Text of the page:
I am still busy working on the website, but in the meantime I'd thought I'd share a little about our new side project. As many people already know, I think Harlequins are pretty much a mess as a breed, at least from what I have seen since I have had them. They seem to be very susceptibe to problems, have type, size, and growth that is all over the place, and even different breeders across the US seem to have entirely different goals in their programs depending on their interest.
Some breed for markings first, some for health, some for temperament, etc. Some are primarily concerned with winning at shows and some people just want to have nice pet or meat rabbits (along with everything in between). I was even shocked to find out that some Harlequin breeders have said they have serious illness in their herds, but they medicate and continue to show their stock because they are winning or have a sentimental attachments. Even aside from the issues with the individual rabbits and breeders, by doing this they are exposing everyone else's rabbits to whatever their rabbits are suffering from.
From my way of thinking, all of these differences listed above are doing a diservice to Harlies. Breeding sick animals obviously does not improve health. Breeding for markings first is not really all that much better. If there is a terribly typed rabbit underneath the pretty markings, it seems somewhat counterproducive. I know not everyone will always have the same idea of what a Harlequin rabbit should be.. but I do hope that someday health might at least be one of the criteria everyone can agree upon.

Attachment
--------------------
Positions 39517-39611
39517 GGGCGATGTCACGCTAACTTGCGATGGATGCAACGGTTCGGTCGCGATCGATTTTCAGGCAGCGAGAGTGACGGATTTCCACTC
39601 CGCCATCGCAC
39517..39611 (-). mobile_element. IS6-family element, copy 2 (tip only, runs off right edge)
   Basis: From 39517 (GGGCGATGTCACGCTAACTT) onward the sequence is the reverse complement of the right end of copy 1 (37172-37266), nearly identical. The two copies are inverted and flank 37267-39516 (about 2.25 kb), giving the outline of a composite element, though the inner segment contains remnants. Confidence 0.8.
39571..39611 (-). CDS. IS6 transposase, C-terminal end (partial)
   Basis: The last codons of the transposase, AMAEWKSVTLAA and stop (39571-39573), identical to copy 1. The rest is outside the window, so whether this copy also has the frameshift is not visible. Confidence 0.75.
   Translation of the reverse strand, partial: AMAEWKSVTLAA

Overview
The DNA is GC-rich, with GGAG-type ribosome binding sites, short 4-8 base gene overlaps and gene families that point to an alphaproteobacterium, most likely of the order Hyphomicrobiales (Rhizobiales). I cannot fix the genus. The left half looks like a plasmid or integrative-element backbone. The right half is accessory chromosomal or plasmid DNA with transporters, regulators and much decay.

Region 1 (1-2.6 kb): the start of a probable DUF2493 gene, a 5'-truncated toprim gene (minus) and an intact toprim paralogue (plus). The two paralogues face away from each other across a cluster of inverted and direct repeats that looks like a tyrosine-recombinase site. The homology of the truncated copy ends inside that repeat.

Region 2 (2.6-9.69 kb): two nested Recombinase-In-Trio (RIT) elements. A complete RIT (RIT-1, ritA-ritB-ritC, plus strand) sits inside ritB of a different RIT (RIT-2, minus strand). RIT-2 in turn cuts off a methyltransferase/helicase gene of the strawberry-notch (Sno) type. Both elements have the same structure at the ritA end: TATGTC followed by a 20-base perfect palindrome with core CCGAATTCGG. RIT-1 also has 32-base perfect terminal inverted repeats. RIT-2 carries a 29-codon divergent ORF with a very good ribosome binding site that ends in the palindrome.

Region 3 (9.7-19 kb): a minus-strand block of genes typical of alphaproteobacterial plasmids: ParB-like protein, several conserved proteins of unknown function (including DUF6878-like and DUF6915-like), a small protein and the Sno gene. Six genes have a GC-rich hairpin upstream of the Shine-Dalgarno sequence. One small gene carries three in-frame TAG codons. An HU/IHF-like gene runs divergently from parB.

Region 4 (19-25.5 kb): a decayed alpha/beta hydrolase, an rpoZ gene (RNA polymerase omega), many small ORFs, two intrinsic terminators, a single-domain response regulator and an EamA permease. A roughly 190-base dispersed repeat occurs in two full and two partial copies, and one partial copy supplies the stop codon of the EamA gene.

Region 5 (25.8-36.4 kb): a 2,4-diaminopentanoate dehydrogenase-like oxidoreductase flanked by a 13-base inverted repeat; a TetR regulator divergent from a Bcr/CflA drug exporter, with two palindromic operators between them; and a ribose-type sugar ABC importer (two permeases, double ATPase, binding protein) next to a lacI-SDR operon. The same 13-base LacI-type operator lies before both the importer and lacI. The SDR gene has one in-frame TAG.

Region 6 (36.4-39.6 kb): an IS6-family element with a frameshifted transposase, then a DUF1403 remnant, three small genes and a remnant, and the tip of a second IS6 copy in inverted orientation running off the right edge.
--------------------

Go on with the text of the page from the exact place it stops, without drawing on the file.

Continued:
On the bright side, there are still breeders out there that make health a #1 priority and they are actively working to better their stock. I am also fortunate that there is another breeder relatively close by that I am friends with (over at OlivYew Farm). She and I share similar philosophies about the breed and I am hoping we can trade back and forth later this year or next when we both have some litters in the nestbox.
For now I just have two purebred bucks and two does to work with. The good news is that (getting back to the title of this post) I have located some lovely New Zealand Reds. They are very healthy, have great type, and are very friendly. I am hoping to use them to improve my Harlequins over time with strong immune systems, a full hindquarter, depth of body, shorter shoulders, more rapid growth, and excellent rufus. I am hoping that a fresh infusion of new (and solid) genetics would help considerably and am excited about the project.
From what I have read and those I have spoken with, I can expect Harlequin marked kits in even the first generation. I have to say that I had lost hope for a while with this rare and difficult breed but I am glad to say that it is back again and I am looking forward to what the future will bring with the Harlies.